Soumen Mitra returns as city police chief, replaces Anuj Sharma
The IPS officer who was removed from the post of Calcutta police commissioner after a 38-day stint at Lalbazar during the 2016 Assembly elections has been brought back to the chair by the Mamata Banerjee government amid another poll season.
Soumen Mitra, a 1988-batch officer, has been named the new city police commissioner, replacing Anuj Sharma, a 1991-batch officer who will be the new state CID chief. The decision to shift Sharma comes at a time he was about to complete three years as the city police commissioner.
The Election Commission usually transfers officers posted in operational chairs who have spent three years or more in the same post.
Mitra, under whose leadership the Calcutta police force was said to have got back its “spine” and earned widespread praise in controlling the poll bullies in 2016, would be the 43rd Calcutta police commissioner. He would return to the same Lalbazar where he had earlier been police commissioner, special commissioner, additional commissioner, deputy commissioner (detective department) and deputy commissioner (detective department-special) over a period of time.
He has also served in multiple posts across Bengal, including additional director-general of CID, additional director-general (training), inspector general of police (CID) and deputy inspector-general of police (CID).
The transfer order came out on Saturday along with the government order for transfer of 23 other IPS officers holding key posts in the state administration.
The police commissioners of Bidhannagar, Howrah and Barrackpore have also been changed.
Supratim Sarkar, who was additional commissioner in Calcutta police, has been posted as Bidhannagar police commissioner; Ajay Nand, who was additional director-general (counter-intelligence force), has been posted as the new Barrackpore commissioner and C. Sudhakar, who was deputy inspector-general (Barasat range) has become Howrah police commissioner.
Jawed Shamim has been posted as additional director general of police (law and order).
A section of the administration feels the shuffle was made to avert the glare of the Election Commission that usually transfers officers citing their allegiance to the ruling dispensation.
“If someone is posted only a few days ago, what allegations of bias can the commission possibly mount on the officers and how will they justify that anyway?” said a senior bureaucrat.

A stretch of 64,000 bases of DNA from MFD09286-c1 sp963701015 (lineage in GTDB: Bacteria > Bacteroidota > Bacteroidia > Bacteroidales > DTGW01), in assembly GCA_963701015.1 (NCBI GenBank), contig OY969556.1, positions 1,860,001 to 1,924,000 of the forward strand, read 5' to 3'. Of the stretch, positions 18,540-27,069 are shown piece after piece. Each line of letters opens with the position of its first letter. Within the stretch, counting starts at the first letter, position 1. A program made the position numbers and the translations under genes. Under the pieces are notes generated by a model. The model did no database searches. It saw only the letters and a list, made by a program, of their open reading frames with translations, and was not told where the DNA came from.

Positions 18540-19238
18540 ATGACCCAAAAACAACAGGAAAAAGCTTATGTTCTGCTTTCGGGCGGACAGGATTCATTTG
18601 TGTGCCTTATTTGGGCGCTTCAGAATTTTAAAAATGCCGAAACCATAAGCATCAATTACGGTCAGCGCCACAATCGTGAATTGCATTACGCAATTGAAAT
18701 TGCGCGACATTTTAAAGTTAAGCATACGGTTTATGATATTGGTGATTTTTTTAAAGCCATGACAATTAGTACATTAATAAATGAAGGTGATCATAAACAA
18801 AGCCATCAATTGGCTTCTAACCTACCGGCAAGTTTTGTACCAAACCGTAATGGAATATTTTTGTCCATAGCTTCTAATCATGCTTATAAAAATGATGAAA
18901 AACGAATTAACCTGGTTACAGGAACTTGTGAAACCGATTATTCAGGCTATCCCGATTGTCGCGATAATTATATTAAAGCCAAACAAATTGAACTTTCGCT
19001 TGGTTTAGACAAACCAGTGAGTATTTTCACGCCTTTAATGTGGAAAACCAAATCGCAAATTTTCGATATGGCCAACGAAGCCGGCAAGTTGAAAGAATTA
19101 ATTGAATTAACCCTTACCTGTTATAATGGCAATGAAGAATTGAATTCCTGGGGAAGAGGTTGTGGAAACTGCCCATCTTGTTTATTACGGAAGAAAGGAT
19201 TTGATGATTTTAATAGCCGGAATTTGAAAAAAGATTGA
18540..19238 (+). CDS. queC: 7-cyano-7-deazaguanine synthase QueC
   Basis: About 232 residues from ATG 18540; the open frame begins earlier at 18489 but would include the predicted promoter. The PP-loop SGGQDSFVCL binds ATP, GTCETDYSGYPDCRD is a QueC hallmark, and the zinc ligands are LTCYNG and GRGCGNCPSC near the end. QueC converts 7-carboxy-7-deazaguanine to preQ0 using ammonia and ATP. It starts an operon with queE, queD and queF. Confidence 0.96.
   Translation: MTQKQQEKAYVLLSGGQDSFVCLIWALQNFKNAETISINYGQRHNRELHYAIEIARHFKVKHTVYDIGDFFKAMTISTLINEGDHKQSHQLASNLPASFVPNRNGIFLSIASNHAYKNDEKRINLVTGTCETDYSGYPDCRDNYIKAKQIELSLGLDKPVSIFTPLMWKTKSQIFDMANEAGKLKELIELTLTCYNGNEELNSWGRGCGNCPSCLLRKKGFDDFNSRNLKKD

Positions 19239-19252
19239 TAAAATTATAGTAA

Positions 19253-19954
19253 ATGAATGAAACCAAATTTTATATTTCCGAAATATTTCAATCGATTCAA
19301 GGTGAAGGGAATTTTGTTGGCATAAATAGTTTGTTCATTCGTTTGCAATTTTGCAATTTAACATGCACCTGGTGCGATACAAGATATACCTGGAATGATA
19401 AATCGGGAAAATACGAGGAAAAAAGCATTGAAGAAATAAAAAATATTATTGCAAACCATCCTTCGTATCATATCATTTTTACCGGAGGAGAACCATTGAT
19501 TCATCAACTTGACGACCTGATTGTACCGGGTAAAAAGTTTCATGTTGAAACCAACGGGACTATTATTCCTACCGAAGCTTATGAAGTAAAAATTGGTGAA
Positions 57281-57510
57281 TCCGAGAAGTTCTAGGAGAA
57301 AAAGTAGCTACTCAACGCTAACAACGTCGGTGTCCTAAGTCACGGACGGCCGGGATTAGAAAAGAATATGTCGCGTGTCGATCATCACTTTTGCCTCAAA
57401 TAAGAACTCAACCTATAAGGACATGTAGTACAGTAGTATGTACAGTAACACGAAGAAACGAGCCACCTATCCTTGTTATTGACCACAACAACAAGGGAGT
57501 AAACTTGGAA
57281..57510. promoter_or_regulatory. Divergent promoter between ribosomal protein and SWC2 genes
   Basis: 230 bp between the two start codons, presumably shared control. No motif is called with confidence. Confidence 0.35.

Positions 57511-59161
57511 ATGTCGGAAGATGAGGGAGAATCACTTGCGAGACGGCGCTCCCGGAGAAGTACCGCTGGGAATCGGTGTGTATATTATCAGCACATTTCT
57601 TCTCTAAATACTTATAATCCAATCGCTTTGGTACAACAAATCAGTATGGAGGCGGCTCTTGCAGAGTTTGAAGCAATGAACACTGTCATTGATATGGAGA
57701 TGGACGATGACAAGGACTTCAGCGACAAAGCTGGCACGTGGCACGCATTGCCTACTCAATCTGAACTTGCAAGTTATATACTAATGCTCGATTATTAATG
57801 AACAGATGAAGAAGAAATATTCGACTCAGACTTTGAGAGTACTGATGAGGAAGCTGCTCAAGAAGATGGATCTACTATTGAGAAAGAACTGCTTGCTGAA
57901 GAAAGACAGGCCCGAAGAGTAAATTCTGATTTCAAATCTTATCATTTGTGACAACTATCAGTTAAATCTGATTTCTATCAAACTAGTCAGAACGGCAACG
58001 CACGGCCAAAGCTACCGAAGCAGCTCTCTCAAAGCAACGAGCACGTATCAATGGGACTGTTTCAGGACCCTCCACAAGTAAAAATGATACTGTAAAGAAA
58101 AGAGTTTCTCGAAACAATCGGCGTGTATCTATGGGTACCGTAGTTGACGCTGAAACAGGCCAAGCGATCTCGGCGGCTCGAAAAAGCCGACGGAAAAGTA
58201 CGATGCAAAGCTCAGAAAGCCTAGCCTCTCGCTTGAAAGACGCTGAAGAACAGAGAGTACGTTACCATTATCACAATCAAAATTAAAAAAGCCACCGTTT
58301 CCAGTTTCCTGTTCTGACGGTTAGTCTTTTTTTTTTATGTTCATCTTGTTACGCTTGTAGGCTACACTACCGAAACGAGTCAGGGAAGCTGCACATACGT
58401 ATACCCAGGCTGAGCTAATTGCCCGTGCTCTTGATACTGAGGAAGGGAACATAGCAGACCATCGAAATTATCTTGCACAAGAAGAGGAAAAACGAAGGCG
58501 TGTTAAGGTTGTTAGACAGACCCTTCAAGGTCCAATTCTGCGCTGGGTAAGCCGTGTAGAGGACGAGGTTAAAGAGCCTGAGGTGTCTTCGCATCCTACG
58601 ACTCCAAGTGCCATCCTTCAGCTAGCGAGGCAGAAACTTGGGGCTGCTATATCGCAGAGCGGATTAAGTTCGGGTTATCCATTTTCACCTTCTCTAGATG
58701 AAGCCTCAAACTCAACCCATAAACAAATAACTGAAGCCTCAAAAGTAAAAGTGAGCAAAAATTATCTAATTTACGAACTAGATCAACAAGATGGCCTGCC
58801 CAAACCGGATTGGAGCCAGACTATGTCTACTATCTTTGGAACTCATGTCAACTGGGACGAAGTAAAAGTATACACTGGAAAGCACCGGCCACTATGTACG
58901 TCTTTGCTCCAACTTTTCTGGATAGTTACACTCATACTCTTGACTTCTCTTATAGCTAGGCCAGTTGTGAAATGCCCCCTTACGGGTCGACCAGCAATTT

Mitra, 59, is a history graduate from the erstwhile Presidency College who did his MPhil from Jawaharlal Nehru University on “the football crowds in Calcutta Maidans”.
Known for his knack to spruce up buildings where he is posted, some of his colleagues recalled how Mitra had been pivotal in the renovation of the traffic building in Lalbazar, setting up the Calcutta police traffic museum and re-decorating parts of Bhabani Bhavan during his stint at the state CID.
Someone who knows Mitra from his younger days shared with Metro how he had turned a boat seized with a large quantity of illicit liquor into a barb wire shelter for birds during his first posting as the SDPO Barrackpore.
Another officer, who has done multiple assignments with Mitra, said his speciality has been his “human touch for the force and his eye for their welfare”.
As the superintendent of police in Murshidabad, Mitra has started several developmental and welfare projects —some for the constabulary and some for the development of backward pockets known for notorious activities.
“He started the Chandradip Mela in Hariharpara (one of the police station areas in Murshidabad that was infamous of violence and ganglord killings) as an annual developmental project that changed the entire area,” said a senior officer in the force.
An officer described Mitra as an “enthusiastic cricketer” while another recalled his pen sketches that he would scribble “unmindfully” even when he is on the phone.
Mitra, who had occupied the chair of Calcutta police commissioner once and had gained praise as an ace administrator, now faces a similar challenge of holding the Assembly polls that is almost around the corner.